The attached image of a strimmer hood illustrates how lack of maintenance results in a build-up of layers of clippings. It is too easy to thrust a machine back into a shed at the end of the job. Yet a couple of minutes with a strategically placed stiff bristled hand brush and an old knife prolongs the life of the equipment and makes it easier to use the next time.
A light spray with duck oil prevents rust forming on metal parts.
Of course, if you treat equipment with respect and clean it after use it goes without saying the big clean at the end of the season will be minimal.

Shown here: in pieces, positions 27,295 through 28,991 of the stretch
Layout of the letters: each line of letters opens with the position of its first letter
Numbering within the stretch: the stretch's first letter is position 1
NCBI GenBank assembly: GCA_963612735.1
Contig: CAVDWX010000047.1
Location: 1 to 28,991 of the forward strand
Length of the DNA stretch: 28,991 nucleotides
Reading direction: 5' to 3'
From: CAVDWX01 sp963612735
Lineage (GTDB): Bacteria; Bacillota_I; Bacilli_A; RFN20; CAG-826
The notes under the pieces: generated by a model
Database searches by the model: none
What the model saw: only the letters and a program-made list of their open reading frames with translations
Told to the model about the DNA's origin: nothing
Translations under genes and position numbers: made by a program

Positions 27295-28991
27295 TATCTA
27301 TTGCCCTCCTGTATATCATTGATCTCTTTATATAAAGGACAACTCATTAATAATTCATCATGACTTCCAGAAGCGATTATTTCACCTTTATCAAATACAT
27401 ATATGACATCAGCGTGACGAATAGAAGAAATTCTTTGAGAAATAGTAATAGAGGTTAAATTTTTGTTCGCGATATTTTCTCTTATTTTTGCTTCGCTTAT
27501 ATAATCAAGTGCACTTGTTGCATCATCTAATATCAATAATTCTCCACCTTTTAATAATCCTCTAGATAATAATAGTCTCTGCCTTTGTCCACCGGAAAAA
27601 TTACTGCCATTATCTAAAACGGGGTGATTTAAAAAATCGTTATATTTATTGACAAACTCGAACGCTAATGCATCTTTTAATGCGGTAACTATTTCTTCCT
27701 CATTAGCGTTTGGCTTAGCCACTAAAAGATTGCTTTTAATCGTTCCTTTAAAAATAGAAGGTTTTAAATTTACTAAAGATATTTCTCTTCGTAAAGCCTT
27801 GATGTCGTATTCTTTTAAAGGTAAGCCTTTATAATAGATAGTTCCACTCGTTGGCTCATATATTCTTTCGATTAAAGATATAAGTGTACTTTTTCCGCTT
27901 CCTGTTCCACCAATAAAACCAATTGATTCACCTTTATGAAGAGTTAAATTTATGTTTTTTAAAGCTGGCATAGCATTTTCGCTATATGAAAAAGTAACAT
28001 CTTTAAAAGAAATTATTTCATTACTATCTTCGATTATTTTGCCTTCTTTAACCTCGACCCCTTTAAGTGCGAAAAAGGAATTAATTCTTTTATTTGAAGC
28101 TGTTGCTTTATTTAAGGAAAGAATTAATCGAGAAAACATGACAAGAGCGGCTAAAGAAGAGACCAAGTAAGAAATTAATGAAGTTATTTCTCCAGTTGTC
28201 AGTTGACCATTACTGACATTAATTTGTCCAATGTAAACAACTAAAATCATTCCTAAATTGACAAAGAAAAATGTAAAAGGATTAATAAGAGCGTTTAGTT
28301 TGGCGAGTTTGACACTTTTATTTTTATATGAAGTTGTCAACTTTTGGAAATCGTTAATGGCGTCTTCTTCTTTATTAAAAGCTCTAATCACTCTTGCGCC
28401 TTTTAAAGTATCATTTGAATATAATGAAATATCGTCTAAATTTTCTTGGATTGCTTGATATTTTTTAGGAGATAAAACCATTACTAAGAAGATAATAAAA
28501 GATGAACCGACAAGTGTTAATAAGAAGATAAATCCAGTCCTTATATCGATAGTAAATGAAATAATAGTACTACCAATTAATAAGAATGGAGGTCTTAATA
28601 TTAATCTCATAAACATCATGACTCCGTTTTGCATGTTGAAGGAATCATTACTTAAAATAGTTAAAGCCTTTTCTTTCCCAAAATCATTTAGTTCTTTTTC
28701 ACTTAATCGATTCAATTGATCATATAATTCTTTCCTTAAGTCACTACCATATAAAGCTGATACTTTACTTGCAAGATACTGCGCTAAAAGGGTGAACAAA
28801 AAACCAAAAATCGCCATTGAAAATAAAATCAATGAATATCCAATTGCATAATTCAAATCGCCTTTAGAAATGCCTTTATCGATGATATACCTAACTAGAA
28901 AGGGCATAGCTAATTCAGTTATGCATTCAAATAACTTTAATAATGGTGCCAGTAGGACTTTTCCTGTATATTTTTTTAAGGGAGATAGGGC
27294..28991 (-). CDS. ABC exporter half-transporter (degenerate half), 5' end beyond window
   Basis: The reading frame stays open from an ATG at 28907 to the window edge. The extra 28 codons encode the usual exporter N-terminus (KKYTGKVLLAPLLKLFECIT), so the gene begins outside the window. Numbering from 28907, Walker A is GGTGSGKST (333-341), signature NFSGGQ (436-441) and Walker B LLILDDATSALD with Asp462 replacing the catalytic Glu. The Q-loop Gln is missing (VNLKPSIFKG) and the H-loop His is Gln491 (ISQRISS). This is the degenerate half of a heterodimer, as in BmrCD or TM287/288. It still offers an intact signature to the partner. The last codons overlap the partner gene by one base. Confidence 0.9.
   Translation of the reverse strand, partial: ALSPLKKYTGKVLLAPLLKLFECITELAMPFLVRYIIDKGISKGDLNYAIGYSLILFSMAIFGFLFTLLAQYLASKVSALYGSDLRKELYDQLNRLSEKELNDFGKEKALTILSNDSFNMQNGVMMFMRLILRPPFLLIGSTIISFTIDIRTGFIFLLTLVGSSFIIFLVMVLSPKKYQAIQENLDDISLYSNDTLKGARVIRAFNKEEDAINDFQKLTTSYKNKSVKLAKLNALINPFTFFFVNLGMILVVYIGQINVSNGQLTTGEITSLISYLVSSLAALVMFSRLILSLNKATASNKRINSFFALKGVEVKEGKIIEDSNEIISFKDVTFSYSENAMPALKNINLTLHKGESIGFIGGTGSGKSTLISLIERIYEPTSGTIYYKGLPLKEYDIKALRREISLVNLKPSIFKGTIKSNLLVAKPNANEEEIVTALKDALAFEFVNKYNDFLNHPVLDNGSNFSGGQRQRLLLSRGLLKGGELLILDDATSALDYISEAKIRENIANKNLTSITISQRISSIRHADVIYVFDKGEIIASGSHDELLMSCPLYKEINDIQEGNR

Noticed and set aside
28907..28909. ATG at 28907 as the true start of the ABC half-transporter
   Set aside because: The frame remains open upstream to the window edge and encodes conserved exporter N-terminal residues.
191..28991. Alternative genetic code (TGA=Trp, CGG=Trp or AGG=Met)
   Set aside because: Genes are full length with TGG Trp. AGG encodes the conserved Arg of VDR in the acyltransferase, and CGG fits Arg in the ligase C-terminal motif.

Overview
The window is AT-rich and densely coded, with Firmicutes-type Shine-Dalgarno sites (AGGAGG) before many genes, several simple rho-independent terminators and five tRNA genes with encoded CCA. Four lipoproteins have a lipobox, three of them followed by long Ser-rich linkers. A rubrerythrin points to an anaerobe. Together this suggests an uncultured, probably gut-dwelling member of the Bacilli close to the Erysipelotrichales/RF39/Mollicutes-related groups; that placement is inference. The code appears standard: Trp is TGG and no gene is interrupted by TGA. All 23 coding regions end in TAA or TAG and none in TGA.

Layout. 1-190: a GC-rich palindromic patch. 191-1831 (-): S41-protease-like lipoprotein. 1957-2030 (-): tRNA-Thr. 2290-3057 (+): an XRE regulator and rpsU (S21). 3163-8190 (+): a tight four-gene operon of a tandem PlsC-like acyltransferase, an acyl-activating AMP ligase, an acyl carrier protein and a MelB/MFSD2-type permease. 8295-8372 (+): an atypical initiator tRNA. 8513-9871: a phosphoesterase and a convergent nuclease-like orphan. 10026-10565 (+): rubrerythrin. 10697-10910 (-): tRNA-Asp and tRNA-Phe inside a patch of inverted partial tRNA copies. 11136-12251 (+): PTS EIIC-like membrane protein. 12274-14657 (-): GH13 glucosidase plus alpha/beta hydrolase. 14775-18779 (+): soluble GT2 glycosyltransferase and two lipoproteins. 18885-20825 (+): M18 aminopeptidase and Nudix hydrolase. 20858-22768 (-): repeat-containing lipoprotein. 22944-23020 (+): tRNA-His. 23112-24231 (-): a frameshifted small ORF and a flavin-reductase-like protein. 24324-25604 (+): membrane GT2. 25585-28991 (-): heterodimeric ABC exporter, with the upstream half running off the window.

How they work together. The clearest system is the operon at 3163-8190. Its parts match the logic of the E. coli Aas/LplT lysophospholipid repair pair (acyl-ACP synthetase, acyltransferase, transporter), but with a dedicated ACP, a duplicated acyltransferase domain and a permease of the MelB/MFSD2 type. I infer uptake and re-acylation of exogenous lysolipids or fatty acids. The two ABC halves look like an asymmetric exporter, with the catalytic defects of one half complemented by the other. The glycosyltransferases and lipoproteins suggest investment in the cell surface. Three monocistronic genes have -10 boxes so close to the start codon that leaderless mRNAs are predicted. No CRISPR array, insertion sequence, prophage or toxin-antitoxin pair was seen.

Takeover Day Scotland is a celebration of children and young people’s contribution to museums, galleries and historic homes. It is a day on which they are given meaningful roles, working alongside staff and volunteers to participate in the life of the Garden.
I am a pupil at Broughton Primary School, Edinburgh and have chosen a plant from the tropical plant houses as seasonal plant of interest. I was attracted to the pineapple in fruit.
Its full Latin name is Ananus fritzmuelleri it was collected in Brazil in 1980 by Mr Leppard.
Pineapples are in the family Bromeliaceae and are found in tropical regions of the world. This species is a terrestrial species.
The pineapple you eat is a fusion of many fruits.